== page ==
In today’s Spring Budget, the Chancellor of the Exchequer Philip Hammond made no mention of the Government’s plans to change the way Personal Independence Payment (PIP) is awarded in the future. PIP is awarded to cover the extra costs that disabled people face, and is gradually replacing Disability Living Allowance.
Recently the courts ruled that people who find it difficult to leave the house because of psychological distress should be able to receive the higher rate of PIP. But two weeks ago, the Government announced that they want to change the law so that they don’t have to follow the court’s ruling.
The budget was an opportunity for the Government to show it has listened to the concerns of many that this change in the law discriminates against people with mental health problems and will leave many people without the support they need.
Paul Farmer, chief executive of Mind, said:
“People who find it difficult to leave the house because of anxiety, panic attacks, and other mental health problems are as restricted in their independence as many people with physical mobility problems, and face just as many higher costs in their daily lives as other disabled people do. The Government’s changes to Personal Independence Payment (PIP) could affect over 160,000 people with mental health problems - both in and out of work - who have extra costs related to their disability.
“These proposed changes could prevent people accessing the financial support they need to get to health or job appointments, get out to pay for fuel and heating, take their children to school or see friends and family – things essential to their daily lives and recovery, things essential to preventing isolation. The Government says that it is committed to treating mental health as seriously as physical health, but these proposals call this commitment into question. These misguided proposals must be reversed.
“Mind is determined to stop these changes going through. These changes are coming into force on March 16th so we have to act fast. We’ve been talking to MPs and members of the House of Lords, urging them to help us stop these changes from happening. Our legal team is also looking into a possible legal challenge if this legislation comes into force.”
We need you to help us. We are asking all MPs to sign a parliamentary petition called an EDM. By adding your voice to ours, we can show that these damaging and misguided changes to legislation should not happen. Email your MP now.
We’re also raising the issue in the media, talking to journalists so we can get the message out that mental health matters every bit as much as physical health. We know that people who struggle to leave the house because of anxiety, panic attacks and other mental health problems face extra costs in their everyday lives. People need access to these benefits, to get by, to do the things that help them stay well, to see friends and family, and to live independent lives. Those are the stories we need to be telling right now. Please get in touch if you think you could help by telling your own.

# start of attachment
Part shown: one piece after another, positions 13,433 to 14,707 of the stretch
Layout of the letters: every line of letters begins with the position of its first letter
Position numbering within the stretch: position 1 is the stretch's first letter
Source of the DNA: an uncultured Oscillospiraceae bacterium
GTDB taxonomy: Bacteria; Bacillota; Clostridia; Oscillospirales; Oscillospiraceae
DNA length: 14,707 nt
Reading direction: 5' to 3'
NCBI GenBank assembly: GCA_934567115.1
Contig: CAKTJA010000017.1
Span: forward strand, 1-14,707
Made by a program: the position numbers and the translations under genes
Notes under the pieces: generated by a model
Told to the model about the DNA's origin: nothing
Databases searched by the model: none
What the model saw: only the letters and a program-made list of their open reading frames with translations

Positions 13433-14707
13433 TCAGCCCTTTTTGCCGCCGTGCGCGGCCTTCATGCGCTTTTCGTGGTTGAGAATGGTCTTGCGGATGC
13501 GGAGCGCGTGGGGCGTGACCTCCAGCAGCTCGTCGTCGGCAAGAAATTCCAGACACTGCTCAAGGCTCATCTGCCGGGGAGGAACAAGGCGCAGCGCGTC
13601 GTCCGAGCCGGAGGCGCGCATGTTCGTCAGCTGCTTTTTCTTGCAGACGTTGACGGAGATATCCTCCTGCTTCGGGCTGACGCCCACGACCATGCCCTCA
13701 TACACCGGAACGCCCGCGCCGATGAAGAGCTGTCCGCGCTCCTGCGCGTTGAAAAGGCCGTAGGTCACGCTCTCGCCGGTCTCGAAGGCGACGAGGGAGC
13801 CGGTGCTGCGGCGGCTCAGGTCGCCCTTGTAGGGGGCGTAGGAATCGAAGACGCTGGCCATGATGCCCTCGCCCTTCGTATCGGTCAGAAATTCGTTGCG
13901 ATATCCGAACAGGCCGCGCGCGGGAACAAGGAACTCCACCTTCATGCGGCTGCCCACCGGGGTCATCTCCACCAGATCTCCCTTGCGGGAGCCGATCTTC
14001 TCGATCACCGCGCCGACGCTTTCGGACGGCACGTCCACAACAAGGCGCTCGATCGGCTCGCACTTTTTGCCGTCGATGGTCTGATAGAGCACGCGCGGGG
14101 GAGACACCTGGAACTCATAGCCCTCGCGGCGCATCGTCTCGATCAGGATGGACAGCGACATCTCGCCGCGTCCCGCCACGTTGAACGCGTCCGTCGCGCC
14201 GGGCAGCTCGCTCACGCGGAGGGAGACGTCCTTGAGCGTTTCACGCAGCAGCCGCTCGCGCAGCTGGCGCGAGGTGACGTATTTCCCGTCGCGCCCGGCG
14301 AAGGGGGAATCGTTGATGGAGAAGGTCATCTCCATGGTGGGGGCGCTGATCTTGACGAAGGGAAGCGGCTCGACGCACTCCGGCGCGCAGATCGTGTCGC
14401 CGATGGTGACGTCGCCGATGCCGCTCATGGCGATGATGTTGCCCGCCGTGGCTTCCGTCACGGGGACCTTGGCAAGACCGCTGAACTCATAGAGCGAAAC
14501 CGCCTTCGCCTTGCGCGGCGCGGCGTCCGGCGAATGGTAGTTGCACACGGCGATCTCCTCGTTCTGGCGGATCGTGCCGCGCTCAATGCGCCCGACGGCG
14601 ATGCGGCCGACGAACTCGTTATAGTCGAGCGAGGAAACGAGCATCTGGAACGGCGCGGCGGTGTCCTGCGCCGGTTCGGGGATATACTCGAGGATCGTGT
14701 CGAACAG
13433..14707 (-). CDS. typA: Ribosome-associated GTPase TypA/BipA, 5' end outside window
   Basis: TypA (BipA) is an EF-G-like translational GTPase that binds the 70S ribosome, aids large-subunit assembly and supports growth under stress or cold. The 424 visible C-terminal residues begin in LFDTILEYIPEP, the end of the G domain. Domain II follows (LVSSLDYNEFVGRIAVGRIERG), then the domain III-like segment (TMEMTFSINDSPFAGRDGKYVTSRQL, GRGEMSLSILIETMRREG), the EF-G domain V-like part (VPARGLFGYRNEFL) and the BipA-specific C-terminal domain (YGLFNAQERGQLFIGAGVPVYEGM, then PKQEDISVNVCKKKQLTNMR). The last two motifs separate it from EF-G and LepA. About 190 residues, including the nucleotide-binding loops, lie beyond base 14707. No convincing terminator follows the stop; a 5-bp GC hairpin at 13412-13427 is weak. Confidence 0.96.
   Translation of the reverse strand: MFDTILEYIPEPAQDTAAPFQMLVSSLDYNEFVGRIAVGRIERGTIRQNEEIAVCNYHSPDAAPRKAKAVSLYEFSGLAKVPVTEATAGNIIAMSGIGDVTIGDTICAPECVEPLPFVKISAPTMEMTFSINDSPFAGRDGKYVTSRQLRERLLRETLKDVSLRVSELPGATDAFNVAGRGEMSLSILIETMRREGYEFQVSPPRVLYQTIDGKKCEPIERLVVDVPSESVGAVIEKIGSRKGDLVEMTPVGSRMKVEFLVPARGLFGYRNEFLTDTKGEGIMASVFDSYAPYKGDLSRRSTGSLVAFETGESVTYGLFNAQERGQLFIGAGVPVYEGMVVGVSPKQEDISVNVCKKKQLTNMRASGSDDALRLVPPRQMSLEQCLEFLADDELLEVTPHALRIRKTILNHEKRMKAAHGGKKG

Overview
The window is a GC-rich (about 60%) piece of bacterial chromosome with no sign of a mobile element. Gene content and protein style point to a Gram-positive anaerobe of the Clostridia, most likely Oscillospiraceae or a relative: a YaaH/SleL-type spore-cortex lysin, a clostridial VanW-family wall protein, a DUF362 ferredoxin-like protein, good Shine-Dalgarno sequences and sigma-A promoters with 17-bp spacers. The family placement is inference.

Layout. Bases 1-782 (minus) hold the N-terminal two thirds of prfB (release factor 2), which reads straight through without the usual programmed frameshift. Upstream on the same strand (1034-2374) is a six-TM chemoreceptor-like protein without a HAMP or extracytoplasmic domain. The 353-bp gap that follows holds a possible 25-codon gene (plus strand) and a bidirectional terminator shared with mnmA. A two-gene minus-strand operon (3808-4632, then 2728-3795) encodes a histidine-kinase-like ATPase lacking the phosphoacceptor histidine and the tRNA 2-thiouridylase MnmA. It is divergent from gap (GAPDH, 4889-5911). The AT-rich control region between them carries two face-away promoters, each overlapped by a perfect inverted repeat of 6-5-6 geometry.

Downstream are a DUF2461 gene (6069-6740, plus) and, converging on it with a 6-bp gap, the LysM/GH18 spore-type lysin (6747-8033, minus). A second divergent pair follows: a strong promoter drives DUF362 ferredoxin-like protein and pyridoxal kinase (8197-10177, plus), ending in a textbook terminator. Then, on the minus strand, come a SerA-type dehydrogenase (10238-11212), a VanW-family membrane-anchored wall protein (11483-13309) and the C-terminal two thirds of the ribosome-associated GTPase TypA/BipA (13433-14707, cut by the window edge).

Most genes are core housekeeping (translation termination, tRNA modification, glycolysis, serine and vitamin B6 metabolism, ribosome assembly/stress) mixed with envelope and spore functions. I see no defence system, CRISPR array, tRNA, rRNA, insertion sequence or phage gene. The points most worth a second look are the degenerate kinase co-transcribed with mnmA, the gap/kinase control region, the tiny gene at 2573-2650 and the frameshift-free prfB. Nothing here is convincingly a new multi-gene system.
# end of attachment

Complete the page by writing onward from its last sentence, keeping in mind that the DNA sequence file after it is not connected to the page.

Employment and Support Allowance
The budget also failed to mention the Government’s plans to cut the out-of-work disability benefit Employment and Support Allowance (ESA) by £30 a week. Yet again the budget was an opportunity for the Government to show it had listened to calls for this planned cut to be stopped or at least delayed while the impact it will have on those on ESA can be fully assessed.
This means this damaging cut is still going ahead. Those who apply for ESA and are placed in the Work-Related Activity Group will get the same as those on Jobseekers’ Allowance (JSA).
This will affect people who apply for ESA from April this year and who are subsequently placed in the Work Related Activity Group (WRAG). People who are currently receiving this support will not be affected.
Responding to this, Paul Farmer, said:
“We are extremely concerned that the Government is going to cut the out-of-work disability benefit Employment and Support Allowance (ESA) by £30 a week.
“A recent report from the Work and Pensions Committee - which includes Conservative MPs - recommended postponing these planned cuts to the financial support available to people who cannot work because of illness or disability, but this hasn’t been taken on board. Reducing someone’s support from about £5,000 to £3,500 a year will make their lives even more difficult and will do nothing to help them return to work.
“People being supported by ESA need to receive a higher rate than those on Jobseekers’ Allowance (JSA) because they face additional barriers as a result of their illness or disability, and typically take longer to move into work. Almost 60 per cent of people on JSA move off the benefit within 6 months, while almost 60 per cent of people in the WRAG need this support for at least two years. It’s unrealistic to expect people to survive on £73 a week for this length of time. Making massive cuts to the benefits bill will have a knock-on effect on our overstretched NHS services, as people’s mental health deteriorates due to financial worries.”